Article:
If you have ever gone on a cruise, you know that the cruise companies do an amazing job of trying to make sure they make money off of everything you do. While you’re on that vacation. It starts with flights and transfers to the cruise terminal and into it then trying to plan out ground transportation and shore excursions at every port of call. On my first cruise, which was back when I was in my 20s, I took the cruise company up on much of what they had to offer. I use them for almost all my ground transportation at each board. And I use them to book all my shore excursions. But after that first cruise, I realized there was a big disconnect between what the cruise company was offering and what I wanted for my family.
First off, I realized there was a difference between the cost the cruise company was offering the products and services for and what I could buy the items for on my own, which wasn’t such a problem because I do realize that cruise companies did offer something I couldn’t get somewhere else. That was that guarantee that if there was a problem, they would make sure that I got back on the boat, or that I got to the next port of call.
But the second issue, which to me was a far bigger problem, is I realized the cruise company didn’t offer some of the top things my family and I enjoy doing because there just wasn’t enough money being charged for the event for them to offer it as an option and still be able to take their cut. Therefore, since that time, when I’ve gone on other cruises, I’ve taken it upon myself to book my own activities off the boat so that I know I can get the experience I want for my family. Why do I tell you this story? Because it relates so well to what many of you are experiencing with your retirement.
You’ve been told your whole life by financial advisors and large brokerage companies that you should only be investing your retirement money into certain types of assets because that is all they sell. That is how they make all their money. However, the reality of it is there are a bundle of other things you can invest your retirement money in that might be even a better option for your retirement.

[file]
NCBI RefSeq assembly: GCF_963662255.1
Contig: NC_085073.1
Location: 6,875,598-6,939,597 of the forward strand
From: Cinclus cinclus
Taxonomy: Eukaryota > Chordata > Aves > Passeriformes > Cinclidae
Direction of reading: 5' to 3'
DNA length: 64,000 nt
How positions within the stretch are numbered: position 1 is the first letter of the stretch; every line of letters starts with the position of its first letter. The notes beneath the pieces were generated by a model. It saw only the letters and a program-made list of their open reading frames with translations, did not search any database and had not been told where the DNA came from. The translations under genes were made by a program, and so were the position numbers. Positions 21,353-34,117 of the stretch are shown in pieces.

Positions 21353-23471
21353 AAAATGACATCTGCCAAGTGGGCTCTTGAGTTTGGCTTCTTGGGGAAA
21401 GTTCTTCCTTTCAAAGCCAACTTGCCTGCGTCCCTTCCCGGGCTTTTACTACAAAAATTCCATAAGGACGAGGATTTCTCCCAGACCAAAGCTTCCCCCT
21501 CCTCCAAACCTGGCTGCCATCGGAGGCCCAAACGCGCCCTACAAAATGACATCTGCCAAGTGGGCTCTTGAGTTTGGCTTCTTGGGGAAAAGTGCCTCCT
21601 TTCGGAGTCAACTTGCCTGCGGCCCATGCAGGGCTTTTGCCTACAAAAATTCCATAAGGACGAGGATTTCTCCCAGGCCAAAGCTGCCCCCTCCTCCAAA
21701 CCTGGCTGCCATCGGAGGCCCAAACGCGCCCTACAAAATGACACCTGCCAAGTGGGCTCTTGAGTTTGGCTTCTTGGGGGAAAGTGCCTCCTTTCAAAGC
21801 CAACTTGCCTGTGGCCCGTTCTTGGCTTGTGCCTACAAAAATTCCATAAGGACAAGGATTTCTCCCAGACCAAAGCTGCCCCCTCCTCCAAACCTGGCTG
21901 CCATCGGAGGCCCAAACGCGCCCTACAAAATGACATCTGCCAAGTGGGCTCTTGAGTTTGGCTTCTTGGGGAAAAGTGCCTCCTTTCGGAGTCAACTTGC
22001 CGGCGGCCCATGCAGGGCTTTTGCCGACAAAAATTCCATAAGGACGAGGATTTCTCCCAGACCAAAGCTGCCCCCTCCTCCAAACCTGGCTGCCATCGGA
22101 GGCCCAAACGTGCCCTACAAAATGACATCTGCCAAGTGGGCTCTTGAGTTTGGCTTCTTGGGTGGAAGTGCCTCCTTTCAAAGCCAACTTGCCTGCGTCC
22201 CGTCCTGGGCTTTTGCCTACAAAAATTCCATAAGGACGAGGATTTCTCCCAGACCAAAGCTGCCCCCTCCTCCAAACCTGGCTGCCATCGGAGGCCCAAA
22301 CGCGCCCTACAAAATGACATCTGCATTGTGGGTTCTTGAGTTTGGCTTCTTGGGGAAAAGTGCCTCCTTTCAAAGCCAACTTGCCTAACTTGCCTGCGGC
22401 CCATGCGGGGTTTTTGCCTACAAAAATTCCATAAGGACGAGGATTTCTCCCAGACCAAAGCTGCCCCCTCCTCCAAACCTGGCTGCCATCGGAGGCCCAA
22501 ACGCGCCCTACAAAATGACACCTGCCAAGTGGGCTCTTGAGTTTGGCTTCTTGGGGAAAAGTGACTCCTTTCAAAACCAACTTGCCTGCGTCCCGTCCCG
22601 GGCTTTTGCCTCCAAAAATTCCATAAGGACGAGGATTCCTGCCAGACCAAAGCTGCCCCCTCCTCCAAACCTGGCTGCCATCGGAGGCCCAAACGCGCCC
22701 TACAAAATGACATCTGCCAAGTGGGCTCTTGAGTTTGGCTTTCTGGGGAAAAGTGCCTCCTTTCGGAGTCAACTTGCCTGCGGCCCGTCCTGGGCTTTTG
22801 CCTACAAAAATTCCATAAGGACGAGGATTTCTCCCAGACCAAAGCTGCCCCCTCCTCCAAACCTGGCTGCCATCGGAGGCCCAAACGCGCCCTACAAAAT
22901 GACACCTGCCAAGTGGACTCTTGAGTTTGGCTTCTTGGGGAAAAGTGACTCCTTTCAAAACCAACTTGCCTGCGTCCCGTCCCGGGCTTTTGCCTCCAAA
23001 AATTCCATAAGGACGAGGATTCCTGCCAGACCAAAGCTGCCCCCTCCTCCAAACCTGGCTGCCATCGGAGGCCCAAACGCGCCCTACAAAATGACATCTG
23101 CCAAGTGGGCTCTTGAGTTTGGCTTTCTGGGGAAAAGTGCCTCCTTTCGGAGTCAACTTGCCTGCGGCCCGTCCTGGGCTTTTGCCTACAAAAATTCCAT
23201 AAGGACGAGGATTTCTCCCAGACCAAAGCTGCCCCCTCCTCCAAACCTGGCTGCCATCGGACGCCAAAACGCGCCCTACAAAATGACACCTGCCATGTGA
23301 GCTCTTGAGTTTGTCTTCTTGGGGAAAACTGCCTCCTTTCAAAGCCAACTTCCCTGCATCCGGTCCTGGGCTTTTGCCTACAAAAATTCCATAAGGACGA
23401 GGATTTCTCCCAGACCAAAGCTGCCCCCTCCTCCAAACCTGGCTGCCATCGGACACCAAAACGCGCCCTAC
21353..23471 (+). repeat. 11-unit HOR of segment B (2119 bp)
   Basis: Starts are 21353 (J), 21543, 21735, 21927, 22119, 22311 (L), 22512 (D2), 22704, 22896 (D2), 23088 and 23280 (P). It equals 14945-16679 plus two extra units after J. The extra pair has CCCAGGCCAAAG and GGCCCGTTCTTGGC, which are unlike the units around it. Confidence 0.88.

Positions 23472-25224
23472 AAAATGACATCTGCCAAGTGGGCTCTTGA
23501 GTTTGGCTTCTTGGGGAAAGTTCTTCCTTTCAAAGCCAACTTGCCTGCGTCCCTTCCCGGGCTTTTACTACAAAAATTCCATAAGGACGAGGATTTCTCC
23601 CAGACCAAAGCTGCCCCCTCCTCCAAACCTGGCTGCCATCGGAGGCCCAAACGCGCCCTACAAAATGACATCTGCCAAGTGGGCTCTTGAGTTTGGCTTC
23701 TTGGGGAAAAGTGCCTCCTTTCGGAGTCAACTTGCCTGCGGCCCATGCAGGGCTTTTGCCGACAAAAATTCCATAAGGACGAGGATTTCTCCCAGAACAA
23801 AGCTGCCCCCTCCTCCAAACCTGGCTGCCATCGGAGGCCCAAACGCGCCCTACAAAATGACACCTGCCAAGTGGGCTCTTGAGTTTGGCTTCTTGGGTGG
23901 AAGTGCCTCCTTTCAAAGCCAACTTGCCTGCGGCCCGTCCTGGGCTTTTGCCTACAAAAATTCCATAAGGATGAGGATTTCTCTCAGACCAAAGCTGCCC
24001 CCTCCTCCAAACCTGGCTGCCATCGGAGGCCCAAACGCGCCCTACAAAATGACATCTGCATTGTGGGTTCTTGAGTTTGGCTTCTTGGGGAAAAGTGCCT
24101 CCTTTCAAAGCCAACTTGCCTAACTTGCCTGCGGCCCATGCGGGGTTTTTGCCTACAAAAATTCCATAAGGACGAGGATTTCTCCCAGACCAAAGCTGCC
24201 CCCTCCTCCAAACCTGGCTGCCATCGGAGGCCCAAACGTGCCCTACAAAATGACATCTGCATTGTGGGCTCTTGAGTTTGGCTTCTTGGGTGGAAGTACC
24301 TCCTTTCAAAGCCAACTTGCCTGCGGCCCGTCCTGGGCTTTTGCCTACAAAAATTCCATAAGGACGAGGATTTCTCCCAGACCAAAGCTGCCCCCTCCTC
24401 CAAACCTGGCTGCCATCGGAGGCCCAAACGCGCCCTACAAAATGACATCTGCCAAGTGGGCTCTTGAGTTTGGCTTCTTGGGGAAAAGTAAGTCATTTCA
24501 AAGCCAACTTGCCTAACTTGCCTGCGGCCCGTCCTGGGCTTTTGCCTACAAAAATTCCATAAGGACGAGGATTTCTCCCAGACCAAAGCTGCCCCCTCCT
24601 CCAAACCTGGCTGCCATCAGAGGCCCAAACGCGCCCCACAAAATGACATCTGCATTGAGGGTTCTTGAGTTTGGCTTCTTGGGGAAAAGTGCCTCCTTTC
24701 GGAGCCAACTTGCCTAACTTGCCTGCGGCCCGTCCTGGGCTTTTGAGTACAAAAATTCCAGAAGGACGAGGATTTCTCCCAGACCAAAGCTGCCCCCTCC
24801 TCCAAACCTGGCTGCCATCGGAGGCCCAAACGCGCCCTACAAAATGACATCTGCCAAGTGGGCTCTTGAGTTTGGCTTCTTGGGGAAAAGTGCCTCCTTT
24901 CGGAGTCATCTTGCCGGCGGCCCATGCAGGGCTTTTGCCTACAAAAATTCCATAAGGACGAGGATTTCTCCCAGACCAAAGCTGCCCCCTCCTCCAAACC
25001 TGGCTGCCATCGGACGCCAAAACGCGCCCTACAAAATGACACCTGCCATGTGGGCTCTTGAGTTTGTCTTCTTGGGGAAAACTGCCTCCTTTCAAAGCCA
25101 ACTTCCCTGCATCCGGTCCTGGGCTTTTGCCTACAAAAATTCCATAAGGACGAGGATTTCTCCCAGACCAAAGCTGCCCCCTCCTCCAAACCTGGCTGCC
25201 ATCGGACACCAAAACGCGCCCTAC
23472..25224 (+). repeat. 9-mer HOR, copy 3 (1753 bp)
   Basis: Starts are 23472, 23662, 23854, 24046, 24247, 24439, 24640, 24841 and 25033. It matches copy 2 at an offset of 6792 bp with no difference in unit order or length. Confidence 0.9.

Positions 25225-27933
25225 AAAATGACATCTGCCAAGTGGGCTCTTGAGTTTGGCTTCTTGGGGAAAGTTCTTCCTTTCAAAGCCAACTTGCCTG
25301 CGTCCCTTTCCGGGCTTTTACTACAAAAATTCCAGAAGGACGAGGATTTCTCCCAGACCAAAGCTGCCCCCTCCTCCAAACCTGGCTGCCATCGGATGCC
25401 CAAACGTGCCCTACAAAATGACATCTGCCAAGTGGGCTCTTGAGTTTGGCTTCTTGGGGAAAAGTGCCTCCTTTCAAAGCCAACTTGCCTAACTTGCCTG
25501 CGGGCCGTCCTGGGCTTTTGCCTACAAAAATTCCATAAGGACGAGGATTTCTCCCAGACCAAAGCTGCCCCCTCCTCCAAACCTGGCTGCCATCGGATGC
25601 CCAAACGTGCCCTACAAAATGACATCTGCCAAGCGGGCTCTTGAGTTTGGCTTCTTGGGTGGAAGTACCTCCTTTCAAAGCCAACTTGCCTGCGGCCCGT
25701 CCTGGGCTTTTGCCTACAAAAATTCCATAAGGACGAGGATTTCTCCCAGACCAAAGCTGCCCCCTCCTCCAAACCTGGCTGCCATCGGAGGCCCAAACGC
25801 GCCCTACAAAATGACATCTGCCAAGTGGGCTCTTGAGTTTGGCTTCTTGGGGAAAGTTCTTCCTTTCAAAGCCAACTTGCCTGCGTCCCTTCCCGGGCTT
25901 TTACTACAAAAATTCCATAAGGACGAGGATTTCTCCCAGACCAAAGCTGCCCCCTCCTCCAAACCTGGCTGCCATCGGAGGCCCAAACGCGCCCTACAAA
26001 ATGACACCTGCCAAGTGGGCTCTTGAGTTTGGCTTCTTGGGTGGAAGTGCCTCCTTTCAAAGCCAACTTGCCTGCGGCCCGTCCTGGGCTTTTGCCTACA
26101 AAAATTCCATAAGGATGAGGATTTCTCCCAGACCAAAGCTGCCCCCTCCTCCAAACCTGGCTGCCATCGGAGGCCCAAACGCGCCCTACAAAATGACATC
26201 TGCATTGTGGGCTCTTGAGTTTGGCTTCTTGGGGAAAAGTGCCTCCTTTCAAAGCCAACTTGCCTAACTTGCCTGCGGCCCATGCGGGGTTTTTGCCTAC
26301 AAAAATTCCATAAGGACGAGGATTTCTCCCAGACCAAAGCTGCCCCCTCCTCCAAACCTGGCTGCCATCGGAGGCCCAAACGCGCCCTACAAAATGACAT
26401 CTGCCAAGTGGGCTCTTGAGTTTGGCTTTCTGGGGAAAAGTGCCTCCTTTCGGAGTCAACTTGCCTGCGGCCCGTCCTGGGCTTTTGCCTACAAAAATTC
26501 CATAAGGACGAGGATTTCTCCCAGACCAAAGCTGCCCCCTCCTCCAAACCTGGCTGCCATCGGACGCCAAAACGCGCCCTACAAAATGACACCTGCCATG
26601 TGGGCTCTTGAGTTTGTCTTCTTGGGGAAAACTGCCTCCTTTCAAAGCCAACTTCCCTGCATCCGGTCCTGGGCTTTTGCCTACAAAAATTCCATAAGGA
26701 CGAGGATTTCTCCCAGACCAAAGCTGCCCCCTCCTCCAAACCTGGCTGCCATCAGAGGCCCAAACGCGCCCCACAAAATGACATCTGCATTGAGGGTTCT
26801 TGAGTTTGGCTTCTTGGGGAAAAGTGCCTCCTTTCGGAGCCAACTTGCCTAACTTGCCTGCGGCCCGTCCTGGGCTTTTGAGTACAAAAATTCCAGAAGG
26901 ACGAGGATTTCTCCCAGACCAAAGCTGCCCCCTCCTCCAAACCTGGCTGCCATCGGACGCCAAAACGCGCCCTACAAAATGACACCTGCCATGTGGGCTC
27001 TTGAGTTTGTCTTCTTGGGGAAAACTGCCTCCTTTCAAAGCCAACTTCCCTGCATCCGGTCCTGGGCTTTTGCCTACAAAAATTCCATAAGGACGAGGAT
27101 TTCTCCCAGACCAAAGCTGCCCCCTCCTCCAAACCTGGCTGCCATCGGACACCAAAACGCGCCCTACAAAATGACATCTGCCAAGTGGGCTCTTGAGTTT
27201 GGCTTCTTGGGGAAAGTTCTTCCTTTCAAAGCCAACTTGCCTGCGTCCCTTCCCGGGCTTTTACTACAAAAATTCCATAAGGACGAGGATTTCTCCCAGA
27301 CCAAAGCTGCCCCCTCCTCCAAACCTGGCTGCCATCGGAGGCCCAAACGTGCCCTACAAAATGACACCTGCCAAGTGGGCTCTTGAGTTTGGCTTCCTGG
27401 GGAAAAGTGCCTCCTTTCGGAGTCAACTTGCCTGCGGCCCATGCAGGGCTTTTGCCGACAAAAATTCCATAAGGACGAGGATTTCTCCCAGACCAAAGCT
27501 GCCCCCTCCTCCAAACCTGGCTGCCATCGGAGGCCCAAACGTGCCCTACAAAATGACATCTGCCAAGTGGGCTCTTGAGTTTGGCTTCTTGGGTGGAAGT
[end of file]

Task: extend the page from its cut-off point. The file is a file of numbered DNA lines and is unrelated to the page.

But the large brokerage houses are not going to be the ones to help you do it because they’re not the ones that are making any money. I’m talking about the self-directed Roth IRA, and how you can use it to invest in nontraditional assets for your retirement and still be able to get to a tax-free and risk-free retirement.
A self-directed Roth IRA is a retirement plan that allows for alternative investments for your retirement savings. Although this type of retirement plan has been around for decades, they’ve struggled to gain popularity. There are many reasons for this, but the biggest one is because the big brokerage firms that spend billions of dollars marketing retirement investments have nothing to gain.
If you decide you want to do a self-directed Roth IRA, self-directed retirement accounts do come in various shapes and sizes.I’m only talking about the self-directed Roth IRA. I’m a strong believer that tax rates will have to be higher in the future, or the government will not be able to meet all of their liabilities. Therefore, it’s in the best interest of most Americans to pay the taxes. Now, while we have historically low tax rates, rather than waiting until a time in the future, when tax rates could double, and create major havoc on your retirement plan, it’s important to know that self-directed Roth IRAs are not for everyone.
If your retirement plan is structured in a way, where you’re not looking to invest in nontraditional assets, then just stick with the traditional Roth IRA that you have. If you are looking for a tax-free way to invest in things such as real estate or precious metals then a self-directed Roth IRA may be just what you’re looking for.
Self-directed assets are usually broken down into three main asset classes. The first class is real estate. This is going to include real estate you plan to buy and then hold for a long period of time, real estate you plan to flip—maybe you’re going to buy it, fix it up, and then resell it—and also rental real estate.
The second class of asset is what I call second tier investments. Second tier investments include items such as cryptocurrency, precious metals, tax liens, private companies and startups, private loans, and crowdfunding companies. There are other second tier investments that are not on my list, but this should give you a pretty good idea of the types of assets that I’m talking about.
That you can use your self-directed Roth IRA to invest in the third class are what I call exotics. Yes, these investments can be every bit as flamboyant as the name implies. Some good examples of exotics that other people include in their self-directed Roth IRA accounts are things like zoos, racehorses , and people. Yes, I did say people, but it’s not just any group of people.